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Jack McLoughlin

Jack McLoughlin



Place of Birth

South Brisbane, QLD



Junior Club

Nudgee Brothers

Senior Club

Chandler Brisbane


Vince Raleigh

Olympic History

Rio 2016

Tokyo 2020

Career Events

Swimming Men's 1500m Freestyle

Swimming Men's 400m Freestyle

Swimming Men's 800m Freestyle


Jack's Story

Fast Facts

Sport: Swimming
Olympic History: Rio 2016, Tokyo 2020 (silver)
Highlights: Silver medal at Tokyo 2020
Year Born: 1995
State Born: QLD

About Jack

How tough yet rewarding are the Olympic Games? Jack McLoughlin could surely provide an intriguing perspective.

At the 2020 Tokyo Olympics, Jack was in front in the 400m freestyle final right up to the shadow of the wall, only to be touched out for the gold by unheralded Tunisian Ahmed Hafnaoui. A mere .16sec separating the two swimmers, with American Kieran Smith a further .42sec behind in third place.
At the previous Olympics, in Rio in 2016 – his debut meet for Australia – Jack clocked an impressive 14min.56.02sec, only to miss out on the final by less than a second.

But there were moments when the swimming gods smiled on him. He had his first taste of swimming success at the 2013 Australian Youth Olympic Festival, winning gold in the 4x200m freestyle relay. He also narrowly missed out on further medals when he placed fourth in the 40m and 1500m freestyle.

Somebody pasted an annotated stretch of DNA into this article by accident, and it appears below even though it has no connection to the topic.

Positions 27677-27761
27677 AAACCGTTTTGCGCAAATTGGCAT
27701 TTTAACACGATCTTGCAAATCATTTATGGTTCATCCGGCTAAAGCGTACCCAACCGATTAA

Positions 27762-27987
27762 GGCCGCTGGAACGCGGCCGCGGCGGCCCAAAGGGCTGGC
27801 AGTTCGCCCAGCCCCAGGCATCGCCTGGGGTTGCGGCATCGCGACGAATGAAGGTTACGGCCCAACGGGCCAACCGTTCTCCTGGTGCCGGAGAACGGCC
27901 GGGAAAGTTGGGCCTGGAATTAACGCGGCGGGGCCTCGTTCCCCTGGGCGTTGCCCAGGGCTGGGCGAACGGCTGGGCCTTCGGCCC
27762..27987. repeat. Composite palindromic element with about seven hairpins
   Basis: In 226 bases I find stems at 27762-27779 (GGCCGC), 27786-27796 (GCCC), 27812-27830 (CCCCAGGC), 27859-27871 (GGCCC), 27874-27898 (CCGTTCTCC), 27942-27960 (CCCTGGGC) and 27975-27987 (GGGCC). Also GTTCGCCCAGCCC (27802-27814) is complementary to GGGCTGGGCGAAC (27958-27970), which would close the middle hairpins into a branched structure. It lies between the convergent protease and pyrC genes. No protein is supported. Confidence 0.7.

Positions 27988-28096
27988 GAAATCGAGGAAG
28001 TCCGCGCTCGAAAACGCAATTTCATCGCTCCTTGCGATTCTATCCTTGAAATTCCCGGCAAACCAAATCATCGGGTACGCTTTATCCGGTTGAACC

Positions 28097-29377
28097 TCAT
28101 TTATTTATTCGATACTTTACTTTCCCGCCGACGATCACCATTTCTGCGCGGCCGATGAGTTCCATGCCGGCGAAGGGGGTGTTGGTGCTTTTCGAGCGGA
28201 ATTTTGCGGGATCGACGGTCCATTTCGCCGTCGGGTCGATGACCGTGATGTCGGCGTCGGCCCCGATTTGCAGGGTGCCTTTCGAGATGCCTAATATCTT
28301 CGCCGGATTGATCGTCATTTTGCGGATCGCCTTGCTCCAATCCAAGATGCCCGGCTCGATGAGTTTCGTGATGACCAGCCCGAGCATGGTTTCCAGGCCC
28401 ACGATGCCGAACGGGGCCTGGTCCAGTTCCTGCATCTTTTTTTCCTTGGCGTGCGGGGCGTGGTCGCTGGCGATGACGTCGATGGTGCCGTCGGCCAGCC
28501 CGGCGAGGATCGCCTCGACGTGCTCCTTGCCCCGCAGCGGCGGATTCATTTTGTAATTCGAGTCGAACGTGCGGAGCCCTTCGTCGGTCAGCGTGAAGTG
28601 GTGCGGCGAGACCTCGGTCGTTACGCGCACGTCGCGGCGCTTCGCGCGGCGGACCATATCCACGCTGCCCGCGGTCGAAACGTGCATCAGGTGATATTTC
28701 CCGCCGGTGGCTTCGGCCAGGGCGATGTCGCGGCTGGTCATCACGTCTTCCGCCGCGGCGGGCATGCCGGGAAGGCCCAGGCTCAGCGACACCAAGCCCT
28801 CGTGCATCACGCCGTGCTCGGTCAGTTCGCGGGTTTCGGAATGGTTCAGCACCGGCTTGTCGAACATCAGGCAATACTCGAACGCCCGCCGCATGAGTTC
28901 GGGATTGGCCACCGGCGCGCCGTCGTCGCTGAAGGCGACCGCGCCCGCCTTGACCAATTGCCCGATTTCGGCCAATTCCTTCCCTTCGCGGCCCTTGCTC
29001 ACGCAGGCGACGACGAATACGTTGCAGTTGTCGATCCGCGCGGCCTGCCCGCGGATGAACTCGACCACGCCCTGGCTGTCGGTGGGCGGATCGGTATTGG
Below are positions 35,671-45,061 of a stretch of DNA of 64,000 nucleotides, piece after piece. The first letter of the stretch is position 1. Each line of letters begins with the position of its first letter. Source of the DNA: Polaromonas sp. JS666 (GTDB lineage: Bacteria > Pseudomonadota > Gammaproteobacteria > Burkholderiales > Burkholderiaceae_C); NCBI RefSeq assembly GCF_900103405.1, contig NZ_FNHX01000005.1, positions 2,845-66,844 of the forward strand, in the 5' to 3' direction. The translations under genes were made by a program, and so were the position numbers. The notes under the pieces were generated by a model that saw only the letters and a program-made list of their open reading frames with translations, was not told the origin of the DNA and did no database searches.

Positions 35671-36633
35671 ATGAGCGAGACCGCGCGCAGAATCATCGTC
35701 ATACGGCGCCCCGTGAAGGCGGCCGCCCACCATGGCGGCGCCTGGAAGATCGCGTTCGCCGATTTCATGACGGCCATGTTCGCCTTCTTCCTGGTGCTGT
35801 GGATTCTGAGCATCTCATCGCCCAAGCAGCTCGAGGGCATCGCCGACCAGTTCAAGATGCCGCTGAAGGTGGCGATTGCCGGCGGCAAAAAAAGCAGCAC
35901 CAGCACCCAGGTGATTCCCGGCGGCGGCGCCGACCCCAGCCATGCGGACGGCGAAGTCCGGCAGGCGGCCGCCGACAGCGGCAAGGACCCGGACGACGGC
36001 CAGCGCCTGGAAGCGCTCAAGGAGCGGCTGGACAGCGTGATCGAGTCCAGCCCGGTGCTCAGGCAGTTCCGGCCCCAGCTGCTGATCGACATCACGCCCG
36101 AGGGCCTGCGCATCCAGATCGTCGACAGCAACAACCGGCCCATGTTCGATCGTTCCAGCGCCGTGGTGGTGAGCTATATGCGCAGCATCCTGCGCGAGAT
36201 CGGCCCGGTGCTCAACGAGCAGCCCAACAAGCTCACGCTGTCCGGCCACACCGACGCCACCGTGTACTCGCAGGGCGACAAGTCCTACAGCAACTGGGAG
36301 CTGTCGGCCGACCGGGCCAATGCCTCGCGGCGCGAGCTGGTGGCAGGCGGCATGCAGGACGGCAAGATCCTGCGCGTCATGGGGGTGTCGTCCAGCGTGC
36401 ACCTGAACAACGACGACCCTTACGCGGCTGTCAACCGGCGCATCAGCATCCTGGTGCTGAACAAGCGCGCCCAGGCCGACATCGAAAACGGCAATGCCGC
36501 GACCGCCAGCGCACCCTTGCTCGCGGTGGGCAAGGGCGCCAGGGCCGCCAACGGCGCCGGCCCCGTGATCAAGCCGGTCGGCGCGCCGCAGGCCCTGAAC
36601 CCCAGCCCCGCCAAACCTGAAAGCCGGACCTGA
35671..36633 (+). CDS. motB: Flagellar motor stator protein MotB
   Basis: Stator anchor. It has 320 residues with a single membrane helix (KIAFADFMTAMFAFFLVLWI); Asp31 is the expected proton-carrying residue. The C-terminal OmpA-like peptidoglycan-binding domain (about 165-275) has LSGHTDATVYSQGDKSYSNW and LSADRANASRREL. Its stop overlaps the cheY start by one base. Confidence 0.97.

He broke through for gold and silver respectively in the 400m and 1500m freestyle at the 2018 Gold Coast Commonwealth Games, while claiming the 400m freestyle gold and bronze medals in both the 800m and 150m freestyle at the 2018 Pan Pacs in Tokyo.

At the 2019 world championships in Gwangju, McLoughlin was part of the Australian 4x200m freestyle relay team which won gold, while placing fourth, sixth and 16th in the 800m, 400m and 1500m freestyle respectively.

It was, however, the friendships he made that stuck with him. “Swimming has been my life for the past 15-20 years and the friends and relationships I have made along the way is something I know I will cherish for the rest of my life,” Jack wrote on his Facebook page in his retirement announcement in 2022.

As well, he had words of advice for swimmers who have set their sights on future Games, especially the 2032 Brisbane Olympics which will be held in his hometown. “Your mind is your number one tool,” he told Swimming World magazine. “It can do anything if you want it made enough. If I could do it, so can you.”
Jack also had a special thank you to the coach who took him in, believed in him and never stopped pushing him to achieve his dream, Vince Raleigh.

He used his first year away from the pool to concentrate on his studies for his structural civic engineering degree.

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